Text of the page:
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Health Monitor highlights health inequities - Every Child Counts

Contributor:
Fuseworks Media
Fuseworks Media

The latest update to the Children’s Social Health Monitor highlights the persistent health inequities experienced by Maaori and Pasifika children, and reinforces the need for government targets to improve child health, says Every Child Counts.

"The data released today (10 December) shows that when government sets targets and invests resources to address specific child health issues, improvement is possible. While there have been increases in a number of socio-economically sensitive diseases (acute upper respiratory tract infections and viral infections of unspecified site, skin infections, dermatitis and eczema), there has been a slowing in hospital adminissions for diseases that are sensitive to the new pneumococcal vaccine (ear infections and bacterial/non-viral pneumonia). These admissions have dropped as the government has been working to achieve the target of 85 percent coverage in eight month old babies by July 2013," says Deborah Morris-Travers, Manager of Every Child Counts.

"Perhaps what is most concerning about the latest data is that the health system still has to respond to 36,409 hospital admissions that result from socio-economically sensitive condititions, and admission rates are much higher for Pasifika, and then Maaori children, than for European/Other children. Concern about these persistent health inequities has been raised as high up as the UN Committee on the Rights of Children.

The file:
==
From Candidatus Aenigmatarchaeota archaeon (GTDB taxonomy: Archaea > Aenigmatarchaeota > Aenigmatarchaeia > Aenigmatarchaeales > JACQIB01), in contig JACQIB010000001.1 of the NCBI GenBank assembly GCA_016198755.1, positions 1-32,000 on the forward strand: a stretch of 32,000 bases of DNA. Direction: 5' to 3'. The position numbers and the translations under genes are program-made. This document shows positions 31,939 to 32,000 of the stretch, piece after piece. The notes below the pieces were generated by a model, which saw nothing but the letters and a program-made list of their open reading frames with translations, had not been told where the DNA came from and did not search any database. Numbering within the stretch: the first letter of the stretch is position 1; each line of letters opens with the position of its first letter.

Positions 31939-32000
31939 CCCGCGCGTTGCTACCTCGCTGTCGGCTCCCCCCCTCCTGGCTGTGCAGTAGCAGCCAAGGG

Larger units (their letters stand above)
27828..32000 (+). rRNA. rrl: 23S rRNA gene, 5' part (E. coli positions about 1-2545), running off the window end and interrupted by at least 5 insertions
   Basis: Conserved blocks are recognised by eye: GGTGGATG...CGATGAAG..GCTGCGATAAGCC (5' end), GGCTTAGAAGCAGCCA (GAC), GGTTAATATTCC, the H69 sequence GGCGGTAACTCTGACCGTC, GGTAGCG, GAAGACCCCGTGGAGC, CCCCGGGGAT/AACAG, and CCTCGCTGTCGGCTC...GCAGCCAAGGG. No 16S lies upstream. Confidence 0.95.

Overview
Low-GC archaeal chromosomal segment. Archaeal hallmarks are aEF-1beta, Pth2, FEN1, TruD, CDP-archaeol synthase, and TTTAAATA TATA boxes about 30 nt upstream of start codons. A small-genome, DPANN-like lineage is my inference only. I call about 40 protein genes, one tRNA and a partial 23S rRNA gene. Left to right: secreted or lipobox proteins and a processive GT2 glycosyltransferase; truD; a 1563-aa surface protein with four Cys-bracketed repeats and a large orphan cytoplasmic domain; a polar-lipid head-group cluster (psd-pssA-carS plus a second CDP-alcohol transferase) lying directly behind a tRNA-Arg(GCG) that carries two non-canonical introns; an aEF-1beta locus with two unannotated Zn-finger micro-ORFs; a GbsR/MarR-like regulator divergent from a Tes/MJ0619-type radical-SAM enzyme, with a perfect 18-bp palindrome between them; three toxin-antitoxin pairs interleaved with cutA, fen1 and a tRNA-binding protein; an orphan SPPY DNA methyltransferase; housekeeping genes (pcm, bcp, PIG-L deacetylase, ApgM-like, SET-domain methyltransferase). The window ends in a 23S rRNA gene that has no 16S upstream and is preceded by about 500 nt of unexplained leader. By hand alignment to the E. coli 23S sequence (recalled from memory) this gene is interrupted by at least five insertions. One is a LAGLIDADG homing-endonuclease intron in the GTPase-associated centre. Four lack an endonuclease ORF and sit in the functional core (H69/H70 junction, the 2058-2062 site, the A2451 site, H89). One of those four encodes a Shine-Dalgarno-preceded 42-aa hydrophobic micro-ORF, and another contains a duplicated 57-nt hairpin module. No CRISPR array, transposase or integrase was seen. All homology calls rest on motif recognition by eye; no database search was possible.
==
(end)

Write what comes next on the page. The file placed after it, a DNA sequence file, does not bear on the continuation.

"With 27 percent of Maaori children and 40 percent of Pasifika children living in poverty it should be no surprise that these children are disproportionately represented in hospital admissions for poverty-related disease.

"Children living in poverty and deprivation experience compromised health because of cold, damp housing, poor nutrition, inadequate clothing, and lack of access to healthcare, including prescriptions.

"However, we know that through government targets that are supported by plans and resources, it is possible to stem the rise in socio-economically diseases. We therefore encourage the government to set targets that address the health inequities for Maaori and Pasifika children, improve housing, ensure access to nutritious food, and increase the accessibility of health services.

"Investing in child health should be a priority for the government and for all New Zealanders," concludes Ms Morris-Travers.

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